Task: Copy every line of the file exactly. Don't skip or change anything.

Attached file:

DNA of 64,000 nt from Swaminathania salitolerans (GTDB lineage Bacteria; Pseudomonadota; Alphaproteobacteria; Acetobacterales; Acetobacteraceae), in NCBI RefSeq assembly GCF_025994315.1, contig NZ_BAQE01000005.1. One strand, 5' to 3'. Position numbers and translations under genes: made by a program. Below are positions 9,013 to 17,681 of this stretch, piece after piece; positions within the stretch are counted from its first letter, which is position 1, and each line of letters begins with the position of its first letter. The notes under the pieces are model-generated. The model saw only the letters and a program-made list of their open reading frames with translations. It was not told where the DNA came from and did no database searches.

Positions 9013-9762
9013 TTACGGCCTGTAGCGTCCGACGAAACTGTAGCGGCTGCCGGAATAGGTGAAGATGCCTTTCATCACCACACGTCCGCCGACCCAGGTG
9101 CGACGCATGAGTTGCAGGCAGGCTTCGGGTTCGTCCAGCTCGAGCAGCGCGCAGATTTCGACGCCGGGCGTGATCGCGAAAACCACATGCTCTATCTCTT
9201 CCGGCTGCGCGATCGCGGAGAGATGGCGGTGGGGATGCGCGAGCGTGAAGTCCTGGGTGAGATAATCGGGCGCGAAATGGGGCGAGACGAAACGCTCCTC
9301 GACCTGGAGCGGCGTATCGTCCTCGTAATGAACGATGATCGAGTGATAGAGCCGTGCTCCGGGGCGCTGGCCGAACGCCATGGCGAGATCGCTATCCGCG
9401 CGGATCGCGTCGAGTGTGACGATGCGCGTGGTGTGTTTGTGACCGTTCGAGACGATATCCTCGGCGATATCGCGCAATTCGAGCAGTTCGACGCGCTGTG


DNA of 64,000 nt from Swaminathania salitolerans (GTDB lineage Bacteria; Pseudomonadota; Alphaproteobacteria; Acetobacterales; Acetobacteraceae), in NCBI RefSeq assembly GCF_025994315.1, contig NZ_BAQE01000005.1. One strand, 5' to 3'. Position numbers and translations under genes: made by a program. Below are positions 9,013 to 17,681 of this stretch, piece after piece; positions within the stretch are counted from its first letter, which is position 1, and each line of letters begins with the position of its first letter. The notes under the pieces are model-generated. The model saw only the letters and a program-made list of their open reading frames with translations. It was not told where the DNA came from and did no database searches.

Positions 9013-9762
9013 TTACGGCCTGTAGCGTCCGACGAAACTGTAGCGGCTGCCGGAATAGGTGAAGATGCCTTTCATCACCACACGTCCGCCGACCCAGGTG
9101 CGACGCATGAGTTGCAGGCAGGCTTCGGGTTCGTCCAGCTCGAGCAGCGCGCAGATTTCGACGCCGGGCGTGATCGCGAAAACCACATGCTCTATCTCTT
9201 CCGGCTGCGCGATCGCGGAGAGATGGCGGTGGGGATGCGCGAGCGTGAAGTCCTGGGTGAGATAATCGGGCGCGAAATGGGGCGAGACGAAACGCTCCTC
9301 GACCTGGAGCGGCGTATCGTCCTCGTAATGAACGATGATCGAGTGATAGAGCCGTGCTCCGGGGCGCTGGCCGAACGCCATGGCGAGATCGCTATCCGCG
9401 CGGATCGCGTCGAGTGTGACGATGCGCGTGGTGTGTTTGTGACCGTTCGAGACGATATCCTCGGCGATATCGCGCAATTCGAGCAGTTCGACGCGCTGTG